It follows, my friends, that our lower nature has no claim upon us; we are not obligated to live on that level. If you do so, you must die. But if by the Spirit you put to death all the base pursuits of the body, then you will live.

And what of the sexual element?  So much is made of the homosexuality and the violence that people frequently overlook that Pentheus' death scene is loaded with heterosexual imagery.  Throughout the play there are references, puns, images of sexuality; everyone is "drumming with their thyrsus" and the land oozes with milk and honey while the Bacchants "frisk about" on the hills.  But most telling is Pentheus' switch from being the draconian Fascist dominatrix to becoming the perverted leering prurient.

PENTHEUS: [to one of his armed servants]

You there, bring me my weapons.  [to Dionysus] And you, No more talk!  Keep quiet!

DIONYSUS: Just a minute! [moving up to Pentheus] How'd you like to gaze upon those women out there,  sitting together in the mountains?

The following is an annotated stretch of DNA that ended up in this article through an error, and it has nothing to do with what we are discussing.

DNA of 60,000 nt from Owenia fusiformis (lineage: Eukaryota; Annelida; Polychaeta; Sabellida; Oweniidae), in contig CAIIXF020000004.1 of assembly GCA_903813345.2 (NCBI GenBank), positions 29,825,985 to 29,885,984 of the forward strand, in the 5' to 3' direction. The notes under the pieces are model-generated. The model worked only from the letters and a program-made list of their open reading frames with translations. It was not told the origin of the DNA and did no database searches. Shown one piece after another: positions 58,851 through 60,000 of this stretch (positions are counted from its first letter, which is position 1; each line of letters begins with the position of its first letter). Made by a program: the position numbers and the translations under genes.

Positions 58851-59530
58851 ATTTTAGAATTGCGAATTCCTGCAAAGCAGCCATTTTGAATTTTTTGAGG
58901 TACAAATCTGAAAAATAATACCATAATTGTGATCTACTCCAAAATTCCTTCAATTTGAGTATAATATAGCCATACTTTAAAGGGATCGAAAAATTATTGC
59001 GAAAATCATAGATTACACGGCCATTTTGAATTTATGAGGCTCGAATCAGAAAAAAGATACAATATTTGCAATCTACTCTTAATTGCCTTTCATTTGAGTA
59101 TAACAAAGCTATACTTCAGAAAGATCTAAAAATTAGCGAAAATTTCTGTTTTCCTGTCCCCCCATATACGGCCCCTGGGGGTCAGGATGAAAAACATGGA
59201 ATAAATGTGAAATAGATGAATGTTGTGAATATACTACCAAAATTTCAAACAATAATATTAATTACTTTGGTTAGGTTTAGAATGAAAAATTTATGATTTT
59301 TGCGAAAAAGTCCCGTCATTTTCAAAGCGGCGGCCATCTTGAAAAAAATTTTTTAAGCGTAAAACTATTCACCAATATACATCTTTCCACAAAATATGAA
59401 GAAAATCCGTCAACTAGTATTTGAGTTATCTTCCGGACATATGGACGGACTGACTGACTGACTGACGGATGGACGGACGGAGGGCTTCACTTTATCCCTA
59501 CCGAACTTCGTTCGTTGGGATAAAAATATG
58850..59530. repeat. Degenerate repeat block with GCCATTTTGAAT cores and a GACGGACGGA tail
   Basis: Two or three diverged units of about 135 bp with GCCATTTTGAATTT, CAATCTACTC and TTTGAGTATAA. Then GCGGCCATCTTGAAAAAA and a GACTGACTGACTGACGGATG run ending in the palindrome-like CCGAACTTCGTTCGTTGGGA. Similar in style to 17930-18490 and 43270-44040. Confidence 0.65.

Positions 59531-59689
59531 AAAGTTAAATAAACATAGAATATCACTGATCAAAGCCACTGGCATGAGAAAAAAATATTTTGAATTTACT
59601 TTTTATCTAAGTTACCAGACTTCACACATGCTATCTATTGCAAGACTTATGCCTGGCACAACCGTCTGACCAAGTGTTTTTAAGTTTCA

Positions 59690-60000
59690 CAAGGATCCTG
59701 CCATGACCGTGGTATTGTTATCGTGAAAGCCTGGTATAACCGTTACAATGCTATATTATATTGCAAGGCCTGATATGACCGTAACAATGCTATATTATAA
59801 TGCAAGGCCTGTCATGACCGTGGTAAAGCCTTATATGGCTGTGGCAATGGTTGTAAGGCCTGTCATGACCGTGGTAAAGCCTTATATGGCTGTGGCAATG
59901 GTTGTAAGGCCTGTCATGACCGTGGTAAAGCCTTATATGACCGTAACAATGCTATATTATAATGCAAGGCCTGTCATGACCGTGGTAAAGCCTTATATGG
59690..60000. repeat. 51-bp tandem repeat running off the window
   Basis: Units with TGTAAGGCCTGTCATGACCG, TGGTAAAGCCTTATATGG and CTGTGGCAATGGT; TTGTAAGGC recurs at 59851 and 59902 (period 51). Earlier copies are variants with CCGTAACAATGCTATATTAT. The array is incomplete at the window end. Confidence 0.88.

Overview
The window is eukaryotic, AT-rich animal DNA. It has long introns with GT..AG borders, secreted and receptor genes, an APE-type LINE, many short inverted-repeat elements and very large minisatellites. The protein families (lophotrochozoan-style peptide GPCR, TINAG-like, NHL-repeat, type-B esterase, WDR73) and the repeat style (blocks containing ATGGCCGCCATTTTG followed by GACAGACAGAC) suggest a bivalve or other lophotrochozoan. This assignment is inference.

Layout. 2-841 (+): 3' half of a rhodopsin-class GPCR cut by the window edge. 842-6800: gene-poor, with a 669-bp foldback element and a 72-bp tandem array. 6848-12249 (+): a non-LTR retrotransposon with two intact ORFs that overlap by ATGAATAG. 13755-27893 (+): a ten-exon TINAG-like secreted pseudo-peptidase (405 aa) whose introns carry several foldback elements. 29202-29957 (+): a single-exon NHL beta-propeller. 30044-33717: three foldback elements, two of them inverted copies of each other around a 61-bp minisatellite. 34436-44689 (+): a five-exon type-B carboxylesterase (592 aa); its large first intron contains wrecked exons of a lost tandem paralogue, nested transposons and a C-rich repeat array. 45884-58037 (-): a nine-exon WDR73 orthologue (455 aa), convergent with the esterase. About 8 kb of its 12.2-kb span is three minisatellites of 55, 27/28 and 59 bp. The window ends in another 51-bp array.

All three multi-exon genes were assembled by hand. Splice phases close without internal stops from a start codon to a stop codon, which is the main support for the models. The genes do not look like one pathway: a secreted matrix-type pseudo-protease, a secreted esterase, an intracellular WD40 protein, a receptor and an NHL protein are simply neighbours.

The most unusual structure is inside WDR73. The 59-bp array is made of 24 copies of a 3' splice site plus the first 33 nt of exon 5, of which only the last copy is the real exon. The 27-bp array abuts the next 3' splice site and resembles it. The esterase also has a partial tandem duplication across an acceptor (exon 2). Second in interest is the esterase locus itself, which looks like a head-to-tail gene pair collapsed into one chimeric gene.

PENTHEUS: I'd like that. Yes, for that I'd pay in gold—and pay a lot.

Diagram of Chinese mysticism - greater understanding of the world through knowledge of the balance, or T'ao.

There are two explanations for this; either A) Euripides is a bad writer and has here an extremely awkward plot device or B) the nature of sadism is the flip side of the nature of sexual perversity.  I tend to think the latter is true and that Euripides is making a profound comment on the nature of our religious malady.  Violence, torture, sadism all used to follow in the examination of the conscience under the heading of "lechery", a heading which also included looking at pornography, committing adultery, and engaging in masturbation.  The sins of violence and the sins of sexuality both view the world as something to be dominated - the enacting of our "inexorable will" on the world at large (including our fellow men & women).  In such a world beauty, the divine realm, cannot be perceived and one lives in a tomb of impious negligence akin to somnambulent or zombie existence.  Dionysus can turn Pentheus' so quickly and handily because Pentheus' is already engaged in the thought pattern that leads to perversion.